“Well, no, that’s not how it works. As our communities change and as social justice issues emerge, museums are able to tell the full story about all of it.”
Luckett, of the Margaret Walker Center, agrees.
Next year, for example, Luckett said the center will host an exhibit based on the Pulitzer Prize-winning book by Matthew Desmond: “Eviction: Poverty and Profit in the American City.” That topic encompasses the impacts of racism and inequality.
And the Mississippi Civil Rights Museum, which opened in 2017, also offers a space titled, “Where Do We Go From Here,” to help visitors reflect on their experiences and offer ideas on how to continue to improve society.
That museum, Luckett said, is also a testament to the determination of Black people's determination to tell the Mississippi civil rights story.
“I would argue that museum, in the context of memorials and monuments, reflects a community-driven effort to reflect the kind of monument that we should all be proud of, because that museum is a $90 million project that is going to withstand the test of time,” said Luckett, who was on the team of scholars who helped to plan it.
“The Legislature stayed out of most of it, except for the funding, which was good,” he said. “It allowed us to drive a more honest narrative of civil rights in Mississippi. Community meetings were held throughout the state, and the main thing they wanted was for the truth to be told.
“There’s a deep honesty reflected in the civil rights museum.”
Offering field trips, learning plans
But how do civil rights museums bring new and contextualized experiences to people?
Virtually all of them offer field trips and supplement social studies curriculum in the schools, which is taught to various degrees in the Mississippi, Alabama and Tennessee school systems.
Efforts such as the Southern Poverty Law Center's Teaching Tolerance offers learning plans and other resources, while National Civil Rights Museum educator Dory Lerner often makes presentations in Shelby County schools.
Many times, the students learn something that helps them to educate their parents on civil rights history, English said.
“We had a fourth grader come through who was very attentive, and we get to the hallway before they get to put their name on this wall in which they’re going to take a pledge that they’re going to be on the side of right, and that they’re going to fight for everybody,” she said.
“Well this fourth grader, with all of his innocence, said: ‘My dad told me that the Klan was responsible for keeping people straight, for keeping people in line.’
“There was so much genuineness there, in that he saw the Ku Klux Klan as law and order, and that they only attacked people if they were bad. But for a fourth grader to walk away with a different perspective, and to say, ‘My dad was wrong,’ that was something.”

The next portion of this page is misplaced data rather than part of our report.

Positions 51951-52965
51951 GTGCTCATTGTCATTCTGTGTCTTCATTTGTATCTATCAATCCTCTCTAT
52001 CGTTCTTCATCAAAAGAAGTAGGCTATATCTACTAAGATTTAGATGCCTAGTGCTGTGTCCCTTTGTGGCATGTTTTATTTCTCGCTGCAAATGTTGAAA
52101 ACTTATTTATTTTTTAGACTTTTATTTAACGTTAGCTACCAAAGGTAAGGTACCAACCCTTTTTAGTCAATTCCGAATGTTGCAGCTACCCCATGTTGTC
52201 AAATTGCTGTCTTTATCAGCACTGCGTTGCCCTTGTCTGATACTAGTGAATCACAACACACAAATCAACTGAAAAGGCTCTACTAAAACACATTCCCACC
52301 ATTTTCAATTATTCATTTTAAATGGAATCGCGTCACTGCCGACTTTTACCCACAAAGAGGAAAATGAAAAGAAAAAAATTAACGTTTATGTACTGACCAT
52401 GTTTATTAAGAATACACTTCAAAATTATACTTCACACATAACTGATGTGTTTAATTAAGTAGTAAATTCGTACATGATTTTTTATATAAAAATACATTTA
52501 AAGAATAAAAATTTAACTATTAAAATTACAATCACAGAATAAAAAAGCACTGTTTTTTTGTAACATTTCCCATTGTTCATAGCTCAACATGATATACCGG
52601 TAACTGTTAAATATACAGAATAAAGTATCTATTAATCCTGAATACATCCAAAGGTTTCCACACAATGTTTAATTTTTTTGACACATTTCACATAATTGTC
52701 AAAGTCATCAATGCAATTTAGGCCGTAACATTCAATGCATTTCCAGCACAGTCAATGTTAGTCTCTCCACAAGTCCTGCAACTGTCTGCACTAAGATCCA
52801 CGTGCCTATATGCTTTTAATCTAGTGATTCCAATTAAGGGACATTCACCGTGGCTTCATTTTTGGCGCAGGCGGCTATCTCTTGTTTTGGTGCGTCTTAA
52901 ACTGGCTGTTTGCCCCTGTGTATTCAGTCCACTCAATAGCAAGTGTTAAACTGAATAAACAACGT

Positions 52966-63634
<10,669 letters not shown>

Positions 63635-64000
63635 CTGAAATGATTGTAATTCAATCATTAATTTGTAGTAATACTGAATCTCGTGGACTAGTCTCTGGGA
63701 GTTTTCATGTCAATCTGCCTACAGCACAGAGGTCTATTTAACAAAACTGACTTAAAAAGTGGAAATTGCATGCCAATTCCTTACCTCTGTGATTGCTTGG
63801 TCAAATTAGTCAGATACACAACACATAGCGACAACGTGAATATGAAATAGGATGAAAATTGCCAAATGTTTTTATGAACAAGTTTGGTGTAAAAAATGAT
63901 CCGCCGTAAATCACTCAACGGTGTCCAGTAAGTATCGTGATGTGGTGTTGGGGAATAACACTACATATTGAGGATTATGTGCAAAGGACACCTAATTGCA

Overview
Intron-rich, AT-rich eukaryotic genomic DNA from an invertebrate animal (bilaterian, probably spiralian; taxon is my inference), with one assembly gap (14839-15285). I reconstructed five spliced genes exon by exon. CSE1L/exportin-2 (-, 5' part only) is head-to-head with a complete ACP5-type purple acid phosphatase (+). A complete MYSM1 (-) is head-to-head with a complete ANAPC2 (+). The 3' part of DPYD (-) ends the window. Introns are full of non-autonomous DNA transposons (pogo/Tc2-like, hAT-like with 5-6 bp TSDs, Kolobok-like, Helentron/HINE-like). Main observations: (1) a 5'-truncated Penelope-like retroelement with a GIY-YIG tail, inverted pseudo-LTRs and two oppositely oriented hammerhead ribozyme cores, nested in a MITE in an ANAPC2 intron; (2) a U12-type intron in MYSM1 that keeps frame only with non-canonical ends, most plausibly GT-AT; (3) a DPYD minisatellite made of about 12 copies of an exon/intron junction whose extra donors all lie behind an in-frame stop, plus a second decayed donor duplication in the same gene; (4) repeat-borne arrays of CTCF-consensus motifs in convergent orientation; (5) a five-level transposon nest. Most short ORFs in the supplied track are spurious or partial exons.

Many adults often learn more than they expect, Freeman said.
“There are people who come to this museum often thinking that what they’re going to simply see is the King room,” she said.
“They often are surprised to learn that this museum is not only a memorial to King and the tragic event that occurred on April 4, 1968, but that it takes people on a journey from Africans being stolen from their native land and brought to this country and spread throughout the diaspora, and then what happened after enslavement and beyond.
“There are people who are aware and do come and learn quite a bit, but those who come and want to learn are doing that because they don’t have all the information.”
Dave Tell, a University of Kansas communications professor and author of “Remembering Emmett Till,” has worked with the Emmett Till Memorial Project since 2014.
He’s secured grants and created an app for the project as a way of guarding against the constant vandalizing of Till’s memorial sign.
Tell said he believes civil rights museums have an important role to play in clarifying the past and contextualizing this political moment.
“Museums have become the new lunch counters,” Tell said. “When people want to protest or reflect on issues of race, don’t you think they go to monuments or memorials or museums?”
“The issue in 2020 is what stories get told in public, and what stories get dignified in public," he said. "Museums and monuments play a huge role in what stories are going to be dignified and which stories are not.
“You’ll look at what happened to George Floyd as being an isolated problem if you don’t know your history. … Museums are on the front edge of a contest that is being played out right now about what stories get dignified in public space.”
Follow Tonyaa Weathersbee on Twitter @tonyaajw.
This article originally appeared on Memphis Commercial Appeal: Civil rights museums bust Confederate myths, key to protest movement